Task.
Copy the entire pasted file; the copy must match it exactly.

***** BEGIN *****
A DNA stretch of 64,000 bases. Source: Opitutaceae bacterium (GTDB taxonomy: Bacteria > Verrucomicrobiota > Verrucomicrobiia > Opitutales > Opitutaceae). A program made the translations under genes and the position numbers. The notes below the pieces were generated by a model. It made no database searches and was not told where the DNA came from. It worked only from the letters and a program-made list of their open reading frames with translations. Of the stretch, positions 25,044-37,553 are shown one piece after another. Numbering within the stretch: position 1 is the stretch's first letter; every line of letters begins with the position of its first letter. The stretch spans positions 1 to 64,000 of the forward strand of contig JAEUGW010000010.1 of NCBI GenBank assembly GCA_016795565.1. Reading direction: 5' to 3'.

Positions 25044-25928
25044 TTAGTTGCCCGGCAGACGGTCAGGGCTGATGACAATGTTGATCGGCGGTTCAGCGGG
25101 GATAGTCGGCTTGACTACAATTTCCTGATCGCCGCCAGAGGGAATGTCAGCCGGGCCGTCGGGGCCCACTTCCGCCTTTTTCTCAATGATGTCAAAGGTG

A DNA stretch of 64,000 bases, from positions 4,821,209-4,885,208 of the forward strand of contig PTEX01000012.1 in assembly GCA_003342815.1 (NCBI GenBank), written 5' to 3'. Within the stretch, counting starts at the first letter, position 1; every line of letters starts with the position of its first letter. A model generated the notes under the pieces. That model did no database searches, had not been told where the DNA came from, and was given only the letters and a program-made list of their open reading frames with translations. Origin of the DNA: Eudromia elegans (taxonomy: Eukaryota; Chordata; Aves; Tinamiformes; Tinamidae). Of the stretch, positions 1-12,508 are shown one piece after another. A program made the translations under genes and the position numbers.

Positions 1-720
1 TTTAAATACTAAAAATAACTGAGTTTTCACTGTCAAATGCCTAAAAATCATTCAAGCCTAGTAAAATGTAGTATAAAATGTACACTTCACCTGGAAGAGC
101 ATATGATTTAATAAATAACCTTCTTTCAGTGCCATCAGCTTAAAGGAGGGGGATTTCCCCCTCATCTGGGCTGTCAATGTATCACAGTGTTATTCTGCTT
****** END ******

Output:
A DNA stretch of 64,000 bases. Source: Opitutaceae bacterium (GTDB taxonomy: Bacteria > Verrucomicrobiota > Verrucomicrobiia > Opitutales > Opitutaceae). A program made the translations under genes and the position numbers. The notes below the pieces were generated by a model. It made no database searches and was not told where the DNA came from. It worked only from the letters and a program-made list of their open reading frames with translations. Of the stretch, positions 25,044-37,553 are shown one piece after another. Numbering within the stretch: position 1 is the stretch's first letter; every line of letters begins with the position of its first letter. The stretch spans positions 1 to 64,000 of the forward strand of contig JAEUGW010000010.1 of NCBI GenBank assembly GCA_016795565.1. Reading direction: 5' to 3'.

Positions 25044-25928
25044 TTAGTTGCCCGGCAGACGGTCAGGGCTGATGACAATGTTGATCGGCGGTTCAGCGGG
25101 GATAGTCGGCTTGACTACAATTTCCTGATCGCCGCCAGAGGGAATGTCAGCCGGGCCGTCGGGGCCCACTTCCGCCTTTTTCTCAATGATGTCAAAGGTG

A DNA stretch of 64,000 bases, from positions 4,821,209-4,885,208 of the forward strand of contig PTEX01000012.1 in assembly GCA_003342815.1 (NCBI GenBank), written 5' to 3'. Within the stretch, counting starts at the first letter, position 1; every line of letters starts with the position of its first letter. A model generated the notes under the pieces. That model did no database searches, had not been told where the DNA came from, and was given only the letters and a program-made list of their open reading frames with translations. Origin of the DNA: Eudromia elegans (taxonomy: Eukaryota; Chordata; Aves; Tinamiformes; Tinamidae). Of the stretch, positions 1-12,508 are shown one piece after another. A program made the translations under genes and the position numbers.

Positions 1-720
1 TTTAAATACTAAAAATAACTGAGTTTTCACTGTCAAATGCCTAAAAATCATTCAAGCCTAGTAAAATGTAGTATAAAATGTACACTTCACCTGGAAGAGC
101 ATATGATTTAATAAATAACCTTCTTTCAGTGCCATCAGCTTAAAGGAGGGGGATTTCCCCCTCATCTGGGCTGTCAATGTATCACAGTGTTATTCTGCTT